The sodium thiosulphate will not be spilled either, as it is dangerous. When the temperature experiment is undertaken, I will wear some rubber protectors so that I do not burn myself. I will stand up so if the beaker was to fall I will be able to move out of the way. Stools will be kept under tables to stop people from falling over. In my results I will put the rate of reaction. This was measured by dividing time by 1. Conclusion Looking at my results I can see that they follow trends that will allow me to ascertain whether my prediction follows or not. The concentration graph gave me a very nice best-fit line, which allowed me to prove that as concentration doubles, rate of reaction doubles (see lines on graph). This fits in with my prediction, so backing it and also fits in with my theories. The Collision Theory works best in this, as there are more particles per square unit, meaning a greater chance of a collision, but also a greater chance of a successful collisions as there is double the amount of particles. At a low concentration, 2.5 cm�, the graph shows that there is barely a rate of reaction, but my results increase at a steady concentration, allowing me to draw an almost proportional best-fit line. At a concentration of 40 cm�, we see that the best-fit line is starting to level off. This means that the acid is becoming too saturated; there are too many sodium thiosulphate molecules in ratio to the hydrochloric particles. This means that the hydrochloric particles will all have reacted, but not all of the sodium thiosulphate particles will have reacted, leaving a surplus. The Collision Theory or Kinetic Theory can do nothing to cause the rate of reaction to increase. From my graph, I can see that at 40 cm�, there were the most amounts of collisions, but at 2.5 cm�, there were so few particles of sodium thiosulphate, there was a lower chance of a collision between the molecules. ...read more.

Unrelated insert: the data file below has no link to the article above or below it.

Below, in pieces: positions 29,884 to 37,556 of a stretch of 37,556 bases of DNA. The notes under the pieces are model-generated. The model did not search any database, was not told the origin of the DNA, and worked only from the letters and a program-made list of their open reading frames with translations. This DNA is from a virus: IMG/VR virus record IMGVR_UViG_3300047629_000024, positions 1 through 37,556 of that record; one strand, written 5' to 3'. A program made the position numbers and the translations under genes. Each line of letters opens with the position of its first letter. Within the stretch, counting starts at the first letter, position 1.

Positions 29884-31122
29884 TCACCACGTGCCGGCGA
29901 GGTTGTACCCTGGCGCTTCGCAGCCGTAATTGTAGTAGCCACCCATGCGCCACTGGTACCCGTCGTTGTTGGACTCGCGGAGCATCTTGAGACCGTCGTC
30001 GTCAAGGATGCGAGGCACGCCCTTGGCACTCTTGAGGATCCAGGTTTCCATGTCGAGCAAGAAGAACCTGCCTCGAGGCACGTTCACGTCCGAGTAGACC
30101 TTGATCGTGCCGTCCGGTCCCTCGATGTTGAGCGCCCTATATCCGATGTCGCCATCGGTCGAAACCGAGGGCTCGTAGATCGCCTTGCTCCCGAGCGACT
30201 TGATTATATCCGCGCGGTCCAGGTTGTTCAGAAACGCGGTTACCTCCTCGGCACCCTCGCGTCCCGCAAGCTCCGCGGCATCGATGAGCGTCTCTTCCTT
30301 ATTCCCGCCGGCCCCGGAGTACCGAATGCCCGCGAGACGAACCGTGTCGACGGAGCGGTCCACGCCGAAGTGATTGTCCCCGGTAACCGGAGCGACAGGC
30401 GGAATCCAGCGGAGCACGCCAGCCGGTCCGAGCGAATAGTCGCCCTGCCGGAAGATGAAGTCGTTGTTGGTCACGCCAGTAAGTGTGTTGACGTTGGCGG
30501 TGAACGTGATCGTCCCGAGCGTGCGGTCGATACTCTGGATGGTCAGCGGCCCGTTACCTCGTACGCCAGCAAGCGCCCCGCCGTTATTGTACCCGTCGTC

This gave me the range, which ranged from extremely low concentrations to high enough showing how the rate is affected by the concentration after a certain amount. Also the temperature allowed me to come up with valid results from my graph. My trends allowed me to see that a high concentration will have no affect on the rate of reaction, but a high temperature will increase it. If I had more time I would see if I used a burette and other accurate measuring devices, how they differed from my results. I could also do three results to attain an accurate rate of reaction. I would also extend the temperature to see how slow the rate is at a very low temperature and how extremely high temperature affects the particles and if they will react differently. If I extended this experiment I would see how other factors affect the rate. I would see how catalysts affect it, increasing pressure and increasing surface area. This would be done by either putting the gasses into smaller spaces or cutting the solids into smaller pieces. I would to different sizes to see if a very small piece of substance would have an differing result from a piece of substance slightly larger. Also I could see if the rate of reaction differs between states, solids, liquids and gases. I could test the situation it is in, if gravity has any effect on it, or if a high amount of pressure, like under the sea. This experiment helped me to learn a lot about rate of reactions and the factors. It also helped me to understand how to improve the method, as it was not entirely accurate. It is important to learn about rates of reaction as they come into everyday life. They can allow rusting to occur at a faster rate, but they also help in making chemicals like in plastics, medicines and explosives. Also catalysts are used to crack kerosene into octane and ethanol so there is a higher percentage of gasoline for companies, from crude oil. 1 Ambareen Naqvi 11K ...read more.